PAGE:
There is a meme in the current crypto “debate” that makes me cringe whenever I read it: the idea of “stonewalling”. It’s come up in the Apple vs FBI case as the Forbes, LA Times, Jacobin magazine and others all described Apple as “stonewalling” the FBI.
Wired’s recent Whatsapp story mentioned that “WhatsApp is, in practice, stonewalling the federal government” and while Foreign Policy magazine avoided the word, they captured the essence when they described Whatsapp as a “a service willing to adopt technological solutions to prevent compliance with many types of court orders”.
All of these articles make it sound like Apple/Whatsapp has the data, but it unwilling to give it to the government.
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Blobs of encrypted text like the one above are useless for anyone put the holder of the decryption key. Where the company holds the decryption key and refused to give it up, it seems reasonable to call that “stonewalling”.
Without the decryption key, you may be in possession of such a blob but you can’t meaningfully be described as “having” the data within it. Calls of “stonewalling” in cases like that are either grandstanding or reveal an opinion-disqualifying level of ignorance.
These accusations of stonewalling obscure what I think is the real appeal of encryption and tools such as Tor: it’s not that these technologies prevent compliance, it’s that companies can prevent the collection certain types of data in the first place.
The authors of a recent paper called “Cryptopolitik and the Darknet” did exactly that when they crawled the darknet for data:
“In order to avoid illegal material, such as media files of child pornography or publications by terrorist organisations, only textual content was harvested automatically. Any other material was either filtered out or immediately discarded.”
Nobody would think to accuse them of stonewalling or adopting “technological solutions to prevent compliance” for finding a way to do their darknet crawl without accumulating a bunch of data that is going to bring with it complicated law enforcement dealings.
When Whatapp wants to “avoid illegal material” while still remaining in the messaging business, they do it with end-to-end encryption.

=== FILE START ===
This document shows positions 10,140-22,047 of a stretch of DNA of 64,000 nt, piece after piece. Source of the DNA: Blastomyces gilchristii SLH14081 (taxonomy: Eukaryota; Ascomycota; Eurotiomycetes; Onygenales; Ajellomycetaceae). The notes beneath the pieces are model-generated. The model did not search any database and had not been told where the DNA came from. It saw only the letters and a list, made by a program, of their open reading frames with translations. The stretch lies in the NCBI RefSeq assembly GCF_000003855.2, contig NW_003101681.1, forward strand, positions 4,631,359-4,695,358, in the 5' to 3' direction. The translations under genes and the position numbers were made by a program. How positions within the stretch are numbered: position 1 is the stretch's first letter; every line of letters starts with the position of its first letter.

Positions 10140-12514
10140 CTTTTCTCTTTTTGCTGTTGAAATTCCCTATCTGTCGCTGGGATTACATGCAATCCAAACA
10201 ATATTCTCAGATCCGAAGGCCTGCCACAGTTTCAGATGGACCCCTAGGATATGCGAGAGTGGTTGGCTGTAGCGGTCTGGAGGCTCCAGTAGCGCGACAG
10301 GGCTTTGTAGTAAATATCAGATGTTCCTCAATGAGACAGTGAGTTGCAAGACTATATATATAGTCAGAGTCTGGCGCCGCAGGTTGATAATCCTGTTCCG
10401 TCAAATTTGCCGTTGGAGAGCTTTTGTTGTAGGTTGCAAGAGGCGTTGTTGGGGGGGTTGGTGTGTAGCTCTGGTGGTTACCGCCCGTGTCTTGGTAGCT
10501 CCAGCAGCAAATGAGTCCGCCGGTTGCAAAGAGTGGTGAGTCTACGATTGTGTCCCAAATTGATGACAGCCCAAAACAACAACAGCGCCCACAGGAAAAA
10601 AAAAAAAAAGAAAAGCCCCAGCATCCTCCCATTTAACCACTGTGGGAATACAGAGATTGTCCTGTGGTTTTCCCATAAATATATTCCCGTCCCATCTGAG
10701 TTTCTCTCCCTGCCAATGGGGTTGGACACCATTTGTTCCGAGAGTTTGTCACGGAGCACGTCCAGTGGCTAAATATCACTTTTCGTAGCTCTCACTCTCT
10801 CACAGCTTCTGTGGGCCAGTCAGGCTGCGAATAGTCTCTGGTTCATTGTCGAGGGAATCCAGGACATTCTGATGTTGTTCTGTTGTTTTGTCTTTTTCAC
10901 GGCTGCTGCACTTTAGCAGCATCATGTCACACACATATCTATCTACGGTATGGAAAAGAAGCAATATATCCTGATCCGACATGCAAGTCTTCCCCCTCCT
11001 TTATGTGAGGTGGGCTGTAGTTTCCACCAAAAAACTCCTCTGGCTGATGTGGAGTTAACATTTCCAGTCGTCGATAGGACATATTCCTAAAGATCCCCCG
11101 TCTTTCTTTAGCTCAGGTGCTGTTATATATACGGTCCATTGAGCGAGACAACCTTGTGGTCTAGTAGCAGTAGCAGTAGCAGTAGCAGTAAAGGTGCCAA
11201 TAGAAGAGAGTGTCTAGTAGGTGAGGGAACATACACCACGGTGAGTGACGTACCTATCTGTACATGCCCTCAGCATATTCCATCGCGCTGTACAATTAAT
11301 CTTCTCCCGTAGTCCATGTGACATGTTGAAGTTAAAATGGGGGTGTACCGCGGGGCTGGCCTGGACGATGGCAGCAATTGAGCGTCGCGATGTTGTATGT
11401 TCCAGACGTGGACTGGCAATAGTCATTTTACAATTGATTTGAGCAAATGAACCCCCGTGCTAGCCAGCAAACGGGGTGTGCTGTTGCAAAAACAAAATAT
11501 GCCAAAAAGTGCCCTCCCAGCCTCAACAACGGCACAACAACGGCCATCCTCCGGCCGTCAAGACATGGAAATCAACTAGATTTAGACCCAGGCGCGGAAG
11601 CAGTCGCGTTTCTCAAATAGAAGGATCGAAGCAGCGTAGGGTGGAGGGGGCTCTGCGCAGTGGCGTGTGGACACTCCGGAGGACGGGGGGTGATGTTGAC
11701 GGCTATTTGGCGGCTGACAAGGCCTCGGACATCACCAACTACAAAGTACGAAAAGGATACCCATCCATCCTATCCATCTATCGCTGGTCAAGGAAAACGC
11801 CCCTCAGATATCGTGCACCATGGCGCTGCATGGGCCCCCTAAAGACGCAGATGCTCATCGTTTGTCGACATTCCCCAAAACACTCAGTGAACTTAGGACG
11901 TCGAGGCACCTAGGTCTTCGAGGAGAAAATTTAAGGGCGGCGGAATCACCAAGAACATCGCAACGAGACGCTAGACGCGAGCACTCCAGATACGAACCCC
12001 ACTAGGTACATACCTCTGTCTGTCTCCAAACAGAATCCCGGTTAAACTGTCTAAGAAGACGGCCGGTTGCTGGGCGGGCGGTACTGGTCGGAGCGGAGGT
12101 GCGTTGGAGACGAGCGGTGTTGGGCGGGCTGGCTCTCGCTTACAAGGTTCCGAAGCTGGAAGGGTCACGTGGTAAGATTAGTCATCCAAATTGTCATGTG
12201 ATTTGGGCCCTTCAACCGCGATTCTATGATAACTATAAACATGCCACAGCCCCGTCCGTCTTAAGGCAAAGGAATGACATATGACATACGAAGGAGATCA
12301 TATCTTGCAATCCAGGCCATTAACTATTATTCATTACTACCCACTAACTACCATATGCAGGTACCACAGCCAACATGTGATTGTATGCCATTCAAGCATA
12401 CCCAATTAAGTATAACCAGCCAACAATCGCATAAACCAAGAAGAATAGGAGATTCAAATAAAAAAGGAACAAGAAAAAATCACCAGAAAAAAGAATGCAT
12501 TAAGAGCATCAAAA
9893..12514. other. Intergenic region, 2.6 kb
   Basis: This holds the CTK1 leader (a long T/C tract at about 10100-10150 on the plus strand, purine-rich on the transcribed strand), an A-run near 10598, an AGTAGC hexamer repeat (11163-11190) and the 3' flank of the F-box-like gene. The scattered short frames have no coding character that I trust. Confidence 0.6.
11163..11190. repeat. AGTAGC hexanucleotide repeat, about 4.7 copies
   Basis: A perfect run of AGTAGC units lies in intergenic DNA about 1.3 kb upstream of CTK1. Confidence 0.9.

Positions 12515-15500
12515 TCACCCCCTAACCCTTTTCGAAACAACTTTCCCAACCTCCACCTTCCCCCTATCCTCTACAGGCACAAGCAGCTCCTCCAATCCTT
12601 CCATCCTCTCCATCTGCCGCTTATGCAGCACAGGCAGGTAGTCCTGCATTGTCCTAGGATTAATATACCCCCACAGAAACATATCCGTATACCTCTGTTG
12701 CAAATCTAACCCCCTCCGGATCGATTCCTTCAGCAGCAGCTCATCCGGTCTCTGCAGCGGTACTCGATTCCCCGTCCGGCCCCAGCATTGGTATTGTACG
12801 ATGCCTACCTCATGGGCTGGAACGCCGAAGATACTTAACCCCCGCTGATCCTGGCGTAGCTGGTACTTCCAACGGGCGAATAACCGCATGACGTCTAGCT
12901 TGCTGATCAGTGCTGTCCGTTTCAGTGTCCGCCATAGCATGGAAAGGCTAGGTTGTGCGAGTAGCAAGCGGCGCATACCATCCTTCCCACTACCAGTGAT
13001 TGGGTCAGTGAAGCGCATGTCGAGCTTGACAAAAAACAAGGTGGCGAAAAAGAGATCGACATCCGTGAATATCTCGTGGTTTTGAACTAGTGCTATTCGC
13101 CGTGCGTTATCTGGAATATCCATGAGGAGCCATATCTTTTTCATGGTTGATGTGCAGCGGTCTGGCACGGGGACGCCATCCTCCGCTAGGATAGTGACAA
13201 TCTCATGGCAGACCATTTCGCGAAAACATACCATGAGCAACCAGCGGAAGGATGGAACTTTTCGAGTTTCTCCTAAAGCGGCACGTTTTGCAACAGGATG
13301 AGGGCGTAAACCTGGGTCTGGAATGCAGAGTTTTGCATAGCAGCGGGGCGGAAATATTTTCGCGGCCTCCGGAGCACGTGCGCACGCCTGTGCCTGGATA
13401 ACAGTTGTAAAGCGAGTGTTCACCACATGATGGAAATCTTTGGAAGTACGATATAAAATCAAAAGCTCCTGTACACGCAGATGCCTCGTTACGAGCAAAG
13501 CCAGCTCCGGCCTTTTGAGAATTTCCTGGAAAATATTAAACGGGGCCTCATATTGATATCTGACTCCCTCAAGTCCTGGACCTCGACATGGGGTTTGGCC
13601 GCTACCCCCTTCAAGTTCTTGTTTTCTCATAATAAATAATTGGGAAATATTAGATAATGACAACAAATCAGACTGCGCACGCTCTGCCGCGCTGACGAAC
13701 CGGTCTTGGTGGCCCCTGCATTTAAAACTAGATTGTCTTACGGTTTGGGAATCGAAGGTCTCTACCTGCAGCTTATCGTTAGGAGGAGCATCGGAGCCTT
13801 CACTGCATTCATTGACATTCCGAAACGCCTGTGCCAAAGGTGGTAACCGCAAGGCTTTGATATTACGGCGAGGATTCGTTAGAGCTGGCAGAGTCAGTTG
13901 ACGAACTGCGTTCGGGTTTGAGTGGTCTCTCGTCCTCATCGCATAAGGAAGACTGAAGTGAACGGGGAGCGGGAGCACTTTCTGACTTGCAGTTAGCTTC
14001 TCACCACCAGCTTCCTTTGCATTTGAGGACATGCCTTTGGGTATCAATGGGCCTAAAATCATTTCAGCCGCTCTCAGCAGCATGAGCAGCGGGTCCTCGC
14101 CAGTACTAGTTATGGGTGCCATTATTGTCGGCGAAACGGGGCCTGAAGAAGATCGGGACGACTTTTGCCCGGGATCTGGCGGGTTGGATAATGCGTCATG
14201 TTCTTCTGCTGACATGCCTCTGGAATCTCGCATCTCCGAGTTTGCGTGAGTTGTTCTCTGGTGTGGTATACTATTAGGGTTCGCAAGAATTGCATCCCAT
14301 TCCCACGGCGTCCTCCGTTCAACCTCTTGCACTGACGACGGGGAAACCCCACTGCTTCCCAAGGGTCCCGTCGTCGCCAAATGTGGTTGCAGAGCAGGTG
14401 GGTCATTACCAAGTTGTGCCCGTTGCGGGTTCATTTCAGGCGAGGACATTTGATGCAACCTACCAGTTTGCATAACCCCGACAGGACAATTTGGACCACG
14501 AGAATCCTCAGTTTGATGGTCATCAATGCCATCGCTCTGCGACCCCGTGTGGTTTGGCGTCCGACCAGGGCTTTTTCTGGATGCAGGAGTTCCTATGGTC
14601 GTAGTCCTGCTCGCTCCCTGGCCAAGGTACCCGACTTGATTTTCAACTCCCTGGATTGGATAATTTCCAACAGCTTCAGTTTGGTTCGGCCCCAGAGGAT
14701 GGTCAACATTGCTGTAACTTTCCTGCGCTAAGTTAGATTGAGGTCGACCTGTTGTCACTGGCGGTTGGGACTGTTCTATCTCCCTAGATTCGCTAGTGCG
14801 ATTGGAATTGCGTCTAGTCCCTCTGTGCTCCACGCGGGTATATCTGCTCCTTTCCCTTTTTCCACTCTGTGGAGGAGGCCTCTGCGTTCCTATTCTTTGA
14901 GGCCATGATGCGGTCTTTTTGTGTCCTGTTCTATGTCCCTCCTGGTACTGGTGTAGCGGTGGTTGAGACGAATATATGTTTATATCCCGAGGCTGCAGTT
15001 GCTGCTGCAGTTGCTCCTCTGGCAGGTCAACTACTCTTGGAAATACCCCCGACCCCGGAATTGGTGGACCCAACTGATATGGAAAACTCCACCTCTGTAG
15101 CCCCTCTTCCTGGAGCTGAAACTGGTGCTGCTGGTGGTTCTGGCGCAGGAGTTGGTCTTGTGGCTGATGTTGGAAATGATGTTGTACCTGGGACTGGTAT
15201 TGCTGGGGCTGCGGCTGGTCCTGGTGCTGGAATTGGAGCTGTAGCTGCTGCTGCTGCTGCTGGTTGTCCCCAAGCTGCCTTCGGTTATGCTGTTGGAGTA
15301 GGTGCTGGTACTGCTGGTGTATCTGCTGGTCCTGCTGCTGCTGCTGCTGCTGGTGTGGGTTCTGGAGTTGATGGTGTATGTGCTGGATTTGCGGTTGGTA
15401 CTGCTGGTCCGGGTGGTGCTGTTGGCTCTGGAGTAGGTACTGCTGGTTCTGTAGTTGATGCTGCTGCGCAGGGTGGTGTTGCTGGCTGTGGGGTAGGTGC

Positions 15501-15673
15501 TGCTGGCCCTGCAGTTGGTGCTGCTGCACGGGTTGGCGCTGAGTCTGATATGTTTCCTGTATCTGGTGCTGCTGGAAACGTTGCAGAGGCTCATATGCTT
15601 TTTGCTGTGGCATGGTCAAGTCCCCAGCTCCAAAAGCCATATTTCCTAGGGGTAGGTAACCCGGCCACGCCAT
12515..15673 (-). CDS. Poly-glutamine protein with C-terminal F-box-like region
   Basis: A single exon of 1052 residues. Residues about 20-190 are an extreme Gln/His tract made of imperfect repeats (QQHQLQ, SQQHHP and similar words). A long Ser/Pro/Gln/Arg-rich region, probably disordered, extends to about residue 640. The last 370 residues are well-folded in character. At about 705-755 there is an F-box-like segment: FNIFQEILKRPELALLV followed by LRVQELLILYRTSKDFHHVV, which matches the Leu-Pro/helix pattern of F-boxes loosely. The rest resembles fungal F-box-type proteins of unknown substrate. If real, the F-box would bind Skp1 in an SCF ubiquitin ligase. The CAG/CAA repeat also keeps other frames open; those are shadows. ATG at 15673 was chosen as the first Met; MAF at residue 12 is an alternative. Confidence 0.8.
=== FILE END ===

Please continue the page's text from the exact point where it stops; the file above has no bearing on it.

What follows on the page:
Why end-to-end? In end-to-end encryption, the end users hold the decryption keys. Companies who decide to keep the keys themselves become a target of every spy agency on the planet and run the risk of becoming the next Gemalto.
That technologies and architectural choices exist which allow you to filter the data you are exposed to, and therefore your level of legal liability/obligation feels new. Or maybe what’s new is companies willingness to actually implement them.
No-one is interested in obstructing investigations, just managing risk and legal exposure. “If you collect it, they will come” is becoming a common phrase among programmers and security people, and for companies who don’t want to end up holding data related to a crime, painting a giant target on themselves, dedicating resources to servicing government requests, or having awkward public relations moments, end-to-end encryption starts to look like good risk management. Doubly so when you are dealing with multiple governments.
In that context, governments pushing back against end-to-end seem to indicate an existing idea that companies are somehow obligated to collect data on behalf of the government and that using encryption to limit your collection is not OK. This is visible in the issue of the government conscripting companies to do it’s work raised by the FBI’s recent use of the 1789 All-Writs Act law to try to force Apple to build software to hack it’s own phone.
With many years of enthusiastic support from companies like AT&T it’s easy to see where that idea might have come from. As the American government oscillates between attacking tech companies and asking them to do it’s job, and authoritarian governments and international customers look on, it’s not hard to see why many tech companies are far less enthusiastic about facilitating government aims. So far “stonewalling” seems to be a deliberately provocative framing for the “we’ve stopped collecting that data, leave us out of this” reality that end-to-end encryption creates.
Seeing that kind of inflammatory rhetoric from the FBI or congress is one thing, but it’s widespread use by journalists is very disconcerting.
As cries of “stonewalling” turn to accusations of tech companies thinking they are “above the law” and now draft anti-encryption legislation, it’s probably good to remember that blob of encrypted text. It’s not that these companies are getting in the way of the FBI getting data, they are trying to get themselves out of the way by removing their own access to it.
Of all people, former NSA director Michael Hayden recently observed “America is simply more secure with unbreakable end-to-end encryption”. I never thought I would be hoping more people would listen to him.